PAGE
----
Monday, August 29, 2011

Sowell's Law: Using Politics To Predict Your Preferences

Thomas Sowell's insight in the conflict of visions between the constrained and unconstrained ways of looking at the world is one of the best means available to understand the liberal/conservative divide in American politics. Not only that, it's quick way to predict choices and preferences that people make in their daily lives.

For example, before last week, it would have never occurred to me to wonder about the political affiliations of the CEO's of America's leading guitar manufacturers. But now that I know, is it any surprise as to what my choice of guitar has been for the last 8+ years?

As with conservatism, Gibson guitars are something you work up to. Like many guitarists, I started out playing a no-name Korean brand, then moved on to some cheap Squires, then to a "Made In Mexico" Fender (a Tele, if you must know). After 20 years of semi-serious playing, I picked up a Gibson SG and realized, my God, now I'm playing a guitar. There's just something in the thickness of the neck and the perfectly balanced weight of the body that makes you feel like you're playing something that a human being labored over. I know that the Stratocaster is the "sexy" rock guitar, but Gibsons are what everyone uses when they want to get serious.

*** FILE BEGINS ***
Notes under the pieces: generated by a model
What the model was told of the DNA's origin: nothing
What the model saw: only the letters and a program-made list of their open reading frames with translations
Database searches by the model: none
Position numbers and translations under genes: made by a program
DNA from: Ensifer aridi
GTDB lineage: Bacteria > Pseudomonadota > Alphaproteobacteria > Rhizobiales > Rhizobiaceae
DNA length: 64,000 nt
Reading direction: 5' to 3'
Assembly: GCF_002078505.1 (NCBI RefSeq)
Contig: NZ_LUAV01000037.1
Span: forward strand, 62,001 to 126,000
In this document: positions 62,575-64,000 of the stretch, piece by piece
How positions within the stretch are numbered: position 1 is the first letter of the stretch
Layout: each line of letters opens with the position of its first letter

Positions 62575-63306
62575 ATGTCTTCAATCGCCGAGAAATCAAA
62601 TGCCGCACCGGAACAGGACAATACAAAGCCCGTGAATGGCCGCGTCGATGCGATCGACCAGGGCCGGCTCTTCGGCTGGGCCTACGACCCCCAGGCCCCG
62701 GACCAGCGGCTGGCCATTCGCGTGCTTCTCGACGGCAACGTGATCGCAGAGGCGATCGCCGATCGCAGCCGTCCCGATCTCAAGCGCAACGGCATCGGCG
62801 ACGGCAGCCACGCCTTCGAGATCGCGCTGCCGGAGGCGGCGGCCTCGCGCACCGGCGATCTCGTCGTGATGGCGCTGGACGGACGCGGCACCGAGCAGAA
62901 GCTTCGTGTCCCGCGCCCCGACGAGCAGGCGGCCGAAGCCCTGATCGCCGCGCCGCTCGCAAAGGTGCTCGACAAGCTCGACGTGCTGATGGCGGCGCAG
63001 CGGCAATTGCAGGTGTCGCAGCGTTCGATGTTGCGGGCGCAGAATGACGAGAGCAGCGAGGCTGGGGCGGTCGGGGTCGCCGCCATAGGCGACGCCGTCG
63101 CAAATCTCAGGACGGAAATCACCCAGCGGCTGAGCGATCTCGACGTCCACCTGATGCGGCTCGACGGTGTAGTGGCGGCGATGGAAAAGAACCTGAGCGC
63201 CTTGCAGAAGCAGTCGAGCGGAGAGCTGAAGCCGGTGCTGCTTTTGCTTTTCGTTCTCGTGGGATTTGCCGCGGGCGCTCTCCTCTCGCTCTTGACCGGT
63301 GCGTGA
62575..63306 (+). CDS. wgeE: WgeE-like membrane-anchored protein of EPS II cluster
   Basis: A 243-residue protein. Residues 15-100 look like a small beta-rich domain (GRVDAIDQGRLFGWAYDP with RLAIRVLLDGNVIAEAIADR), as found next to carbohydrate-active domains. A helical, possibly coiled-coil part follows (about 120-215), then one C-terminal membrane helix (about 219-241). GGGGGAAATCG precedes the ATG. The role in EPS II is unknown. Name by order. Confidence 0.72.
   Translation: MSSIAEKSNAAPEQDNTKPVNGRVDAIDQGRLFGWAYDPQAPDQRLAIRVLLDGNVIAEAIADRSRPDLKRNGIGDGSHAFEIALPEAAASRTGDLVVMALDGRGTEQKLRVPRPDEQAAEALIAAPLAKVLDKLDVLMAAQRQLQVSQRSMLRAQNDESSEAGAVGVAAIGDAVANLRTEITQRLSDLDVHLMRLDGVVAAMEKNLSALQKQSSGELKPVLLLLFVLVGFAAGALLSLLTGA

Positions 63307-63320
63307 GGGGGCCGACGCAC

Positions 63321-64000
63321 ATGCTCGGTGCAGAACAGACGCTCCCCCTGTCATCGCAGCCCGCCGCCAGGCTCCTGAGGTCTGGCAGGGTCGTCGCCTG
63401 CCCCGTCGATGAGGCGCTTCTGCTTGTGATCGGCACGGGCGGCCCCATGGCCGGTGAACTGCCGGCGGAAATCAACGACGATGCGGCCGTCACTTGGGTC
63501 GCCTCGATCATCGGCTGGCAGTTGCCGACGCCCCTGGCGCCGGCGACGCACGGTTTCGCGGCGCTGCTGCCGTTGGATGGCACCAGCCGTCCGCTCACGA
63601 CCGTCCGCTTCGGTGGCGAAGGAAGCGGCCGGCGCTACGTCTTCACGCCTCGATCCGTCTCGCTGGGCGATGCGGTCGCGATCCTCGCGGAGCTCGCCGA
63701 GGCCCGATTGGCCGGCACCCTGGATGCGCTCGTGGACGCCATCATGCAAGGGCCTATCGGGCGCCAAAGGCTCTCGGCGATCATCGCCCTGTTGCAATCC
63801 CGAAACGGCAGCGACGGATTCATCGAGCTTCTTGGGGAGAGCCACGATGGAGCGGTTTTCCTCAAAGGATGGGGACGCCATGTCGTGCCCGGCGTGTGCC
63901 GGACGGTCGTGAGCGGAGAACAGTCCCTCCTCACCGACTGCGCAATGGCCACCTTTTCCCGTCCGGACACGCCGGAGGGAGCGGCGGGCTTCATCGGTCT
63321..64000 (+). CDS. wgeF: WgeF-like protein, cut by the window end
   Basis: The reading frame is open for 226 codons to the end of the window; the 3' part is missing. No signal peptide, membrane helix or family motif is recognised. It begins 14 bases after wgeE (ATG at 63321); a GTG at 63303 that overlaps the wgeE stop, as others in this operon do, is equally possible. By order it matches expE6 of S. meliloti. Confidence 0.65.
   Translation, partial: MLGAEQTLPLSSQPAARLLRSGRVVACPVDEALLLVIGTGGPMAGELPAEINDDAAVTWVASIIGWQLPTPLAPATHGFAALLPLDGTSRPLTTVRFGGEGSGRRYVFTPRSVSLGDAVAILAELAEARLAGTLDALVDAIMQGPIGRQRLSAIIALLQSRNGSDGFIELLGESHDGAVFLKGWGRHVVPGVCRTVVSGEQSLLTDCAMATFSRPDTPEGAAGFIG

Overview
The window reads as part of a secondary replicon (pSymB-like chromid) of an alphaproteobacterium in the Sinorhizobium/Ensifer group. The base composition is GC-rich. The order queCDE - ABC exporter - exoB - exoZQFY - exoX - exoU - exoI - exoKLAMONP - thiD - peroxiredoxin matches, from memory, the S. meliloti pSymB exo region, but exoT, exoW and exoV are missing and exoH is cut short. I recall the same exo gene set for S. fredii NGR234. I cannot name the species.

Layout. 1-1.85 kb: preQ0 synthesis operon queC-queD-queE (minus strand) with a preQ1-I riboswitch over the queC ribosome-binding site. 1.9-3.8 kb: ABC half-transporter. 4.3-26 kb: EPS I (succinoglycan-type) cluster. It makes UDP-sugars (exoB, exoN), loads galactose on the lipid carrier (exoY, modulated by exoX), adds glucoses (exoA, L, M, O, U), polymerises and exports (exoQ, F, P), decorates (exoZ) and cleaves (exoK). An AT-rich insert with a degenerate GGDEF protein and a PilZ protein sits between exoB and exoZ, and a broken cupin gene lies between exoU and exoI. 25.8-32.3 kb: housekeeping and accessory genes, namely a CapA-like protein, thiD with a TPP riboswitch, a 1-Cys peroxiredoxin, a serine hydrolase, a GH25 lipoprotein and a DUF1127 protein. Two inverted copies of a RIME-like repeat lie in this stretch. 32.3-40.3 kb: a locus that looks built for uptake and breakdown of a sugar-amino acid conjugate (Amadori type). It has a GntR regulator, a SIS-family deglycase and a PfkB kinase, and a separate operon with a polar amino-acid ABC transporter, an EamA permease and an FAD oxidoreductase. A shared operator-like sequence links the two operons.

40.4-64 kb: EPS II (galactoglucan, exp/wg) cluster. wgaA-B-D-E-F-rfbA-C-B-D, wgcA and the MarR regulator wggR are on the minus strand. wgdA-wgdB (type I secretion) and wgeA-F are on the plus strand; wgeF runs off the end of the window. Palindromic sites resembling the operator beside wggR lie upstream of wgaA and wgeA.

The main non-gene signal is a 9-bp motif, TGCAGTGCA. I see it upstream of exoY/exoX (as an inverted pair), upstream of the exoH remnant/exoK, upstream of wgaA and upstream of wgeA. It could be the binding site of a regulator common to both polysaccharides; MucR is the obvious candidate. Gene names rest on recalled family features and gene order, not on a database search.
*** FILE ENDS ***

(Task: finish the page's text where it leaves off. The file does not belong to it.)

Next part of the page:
As for twee little Martin, and its progressive CEO, well you're talking about the Martha's Vineyard of guitars: expensive, exclusive, and mostly used by Peter Paul & Mary types who want to sing about whales. Never liked Martins much (frankly, I don't care about acoustic guitars as much as I do electrics), but Gibson acoustics are much more beautiful, and user friendly.

Just don't ask me about my favorite brand of drums.

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